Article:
The Mormon doctrine is indeed restrictive, arguably even authoritarian. Members can be excommunicated for such sins as pre-marital sex or infidelity. They are barred from drinking not just alcohol but even coffee, tea and Coca Cola. They are expected to participate in almost daily community activities. In theory they must also donate 10 per cent of their pre-tax income to the church. Polygamy, for which Mormons were once famed, and persecuted, was outlawed by the official church in the 1890s.

The only recorded occasion when state legislators have defied the Mormon establishment was 60 years ago when they supported the national repeal of probihition. Here today, however, alcohol sales remain strictly controlled. In the same vein, the church celebrated a victory last autumn when the state government moved to ban betting on horses.

For drinkers and gamblers, at least, the influence of the Mormons can only be oppressive. Equally, however, Salt Lake City is a strikingly neat city, in a spectacular setting and with few of the urban slums so familiar in other American cities. 'If I have a problem it is the state control of alcohol sales, that is the only real inconvenience,' says Linda MacMahon, a non-Mormon who moved to the city 20 years ago from North Carolina.'

(Photograph omitted)

Suggested Topics
Arts and Entertainment
arts + entsWith one of the best comic roles around, it's no wonder she rarely bothers with films
News
people
News
i100
News
Davis says: 'My career has been about filling a niche - there were fewer short actors and fewer roles – but now I'm being offered all kinds of things'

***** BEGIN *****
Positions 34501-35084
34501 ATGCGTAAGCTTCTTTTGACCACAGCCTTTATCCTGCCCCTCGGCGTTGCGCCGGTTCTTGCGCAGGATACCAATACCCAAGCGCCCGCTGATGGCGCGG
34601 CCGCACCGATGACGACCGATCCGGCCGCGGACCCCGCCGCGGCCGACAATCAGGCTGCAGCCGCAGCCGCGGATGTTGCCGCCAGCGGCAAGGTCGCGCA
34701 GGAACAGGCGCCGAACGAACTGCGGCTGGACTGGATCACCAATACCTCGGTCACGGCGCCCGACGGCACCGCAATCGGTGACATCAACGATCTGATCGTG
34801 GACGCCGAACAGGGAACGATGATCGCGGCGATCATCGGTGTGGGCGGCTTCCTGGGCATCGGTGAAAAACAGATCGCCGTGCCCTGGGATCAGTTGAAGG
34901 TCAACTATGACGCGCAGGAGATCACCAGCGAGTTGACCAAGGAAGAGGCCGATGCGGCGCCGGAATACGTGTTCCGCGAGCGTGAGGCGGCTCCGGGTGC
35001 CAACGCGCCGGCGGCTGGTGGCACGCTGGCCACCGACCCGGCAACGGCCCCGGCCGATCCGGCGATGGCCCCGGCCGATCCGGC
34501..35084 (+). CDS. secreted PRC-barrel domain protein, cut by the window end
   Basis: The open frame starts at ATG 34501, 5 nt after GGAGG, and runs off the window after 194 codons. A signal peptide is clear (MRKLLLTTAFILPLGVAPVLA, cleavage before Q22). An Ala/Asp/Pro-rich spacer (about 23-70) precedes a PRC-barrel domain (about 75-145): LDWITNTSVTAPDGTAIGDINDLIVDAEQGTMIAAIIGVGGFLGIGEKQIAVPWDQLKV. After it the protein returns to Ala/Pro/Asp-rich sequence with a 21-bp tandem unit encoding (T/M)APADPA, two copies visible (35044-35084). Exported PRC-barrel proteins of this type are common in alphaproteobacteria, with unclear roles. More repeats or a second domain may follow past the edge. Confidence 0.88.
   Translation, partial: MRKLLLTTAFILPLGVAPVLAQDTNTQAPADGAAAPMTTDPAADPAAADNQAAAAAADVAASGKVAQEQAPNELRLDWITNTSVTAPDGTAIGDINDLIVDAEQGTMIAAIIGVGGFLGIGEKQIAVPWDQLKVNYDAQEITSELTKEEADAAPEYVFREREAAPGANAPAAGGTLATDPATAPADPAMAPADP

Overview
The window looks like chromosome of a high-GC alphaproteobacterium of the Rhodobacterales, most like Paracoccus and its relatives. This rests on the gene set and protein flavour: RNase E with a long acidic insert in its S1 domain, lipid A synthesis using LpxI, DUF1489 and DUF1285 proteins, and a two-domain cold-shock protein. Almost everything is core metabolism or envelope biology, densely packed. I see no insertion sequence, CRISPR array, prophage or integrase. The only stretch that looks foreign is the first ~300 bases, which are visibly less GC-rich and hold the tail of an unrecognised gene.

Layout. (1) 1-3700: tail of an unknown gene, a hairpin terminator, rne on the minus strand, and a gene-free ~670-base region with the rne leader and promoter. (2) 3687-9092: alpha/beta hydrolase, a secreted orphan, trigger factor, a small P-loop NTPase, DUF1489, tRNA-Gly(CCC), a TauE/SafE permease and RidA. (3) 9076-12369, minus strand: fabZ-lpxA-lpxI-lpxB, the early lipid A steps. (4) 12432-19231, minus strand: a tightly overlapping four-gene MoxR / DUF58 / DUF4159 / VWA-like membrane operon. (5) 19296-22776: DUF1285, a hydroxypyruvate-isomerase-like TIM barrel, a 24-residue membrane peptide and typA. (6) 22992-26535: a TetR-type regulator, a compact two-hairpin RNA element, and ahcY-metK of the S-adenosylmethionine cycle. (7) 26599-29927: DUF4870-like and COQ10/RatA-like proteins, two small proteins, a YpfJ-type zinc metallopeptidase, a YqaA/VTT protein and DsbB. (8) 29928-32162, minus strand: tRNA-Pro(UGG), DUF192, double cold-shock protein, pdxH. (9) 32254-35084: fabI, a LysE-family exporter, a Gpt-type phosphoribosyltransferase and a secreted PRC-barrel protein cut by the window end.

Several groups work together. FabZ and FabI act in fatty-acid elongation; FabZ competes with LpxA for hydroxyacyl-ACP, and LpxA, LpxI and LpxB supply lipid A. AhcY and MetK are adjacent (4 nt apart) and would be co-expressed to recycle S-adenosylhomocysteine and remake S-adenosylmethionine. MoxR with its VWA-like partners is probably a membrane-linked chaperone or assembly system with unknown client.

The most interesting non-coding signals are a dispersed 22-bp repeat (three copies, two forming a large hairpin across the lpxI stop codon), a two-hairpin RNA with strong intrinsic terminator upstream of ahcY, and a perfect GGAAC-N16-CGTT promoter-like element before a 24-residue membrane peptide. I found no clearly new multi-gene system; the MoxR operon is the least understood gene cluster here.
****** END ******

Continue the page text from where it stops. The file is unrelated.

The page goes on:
PeopleWarwick Davis on Ricky Gervais, Harry Potter and his perfect role
PROMOTED VIDEO
Have you tried new the Independent Digital Edition apps?
News
ebookA unique anthology of reporting and analysis of a crucial period of history
Voices
A Russian hunter at the Medved bear-hunting lodge in Siberia
Save the tigerWildlife charities turn to those who kill animals to help save them
Sport
Frank Lampard will pass Billy Wright and equal Bobby Charton’s caps tally of 106 caps against
sportFormer Chelsea midfielder in Etihad stopgap before New York contract
News
i100
Sport
Usain Bolt of Jamaica smiles and shakes hands with a competitor after Jamaica won their first heat in the men's 4x100m relay
sport
News
Chancellor George Osborne, along with the Prime Minister, have been 'complacently claiming the economy is now fixed', according to shadow Chancellor Ed Balls
i100... which is awkward, because he is their boss, after all
Arts and Entertainment
The first film introduced Daniel Radcliffe to our screens, pictured here as he prepares to board the train to Hogwarts for the first time.
booksHow reading Harry Potter helps children grow up to be gay-friendly
Life and Style
A small bag of the drug Ecstasy
Health
News
i100
Life and Style
Floral-print swim shorts, £26, by Topman, topman.com; sunglasses, £215, by Paul Smith, mpaulsmith.co.uk
FashionBag yourself the perfect pair
Independent
Travel Shop
the manor
Up to 70% off luxury travel
on city breaks Find out more
santorini
Up to 70% off luxury travel
on chic beach resorts Find out more
sardina foodie
Up to 70% off luxury travel
on country retreats Find out more
Latest stories from i100
Have you tried new the Independent Digital Edition apps?
Independent Dating
and  

By clicking 'Search' you
are agreeing to our
Terms of Use.

iJobs Job Widget
iJobs General

Commercial Property Solicitor - Bristol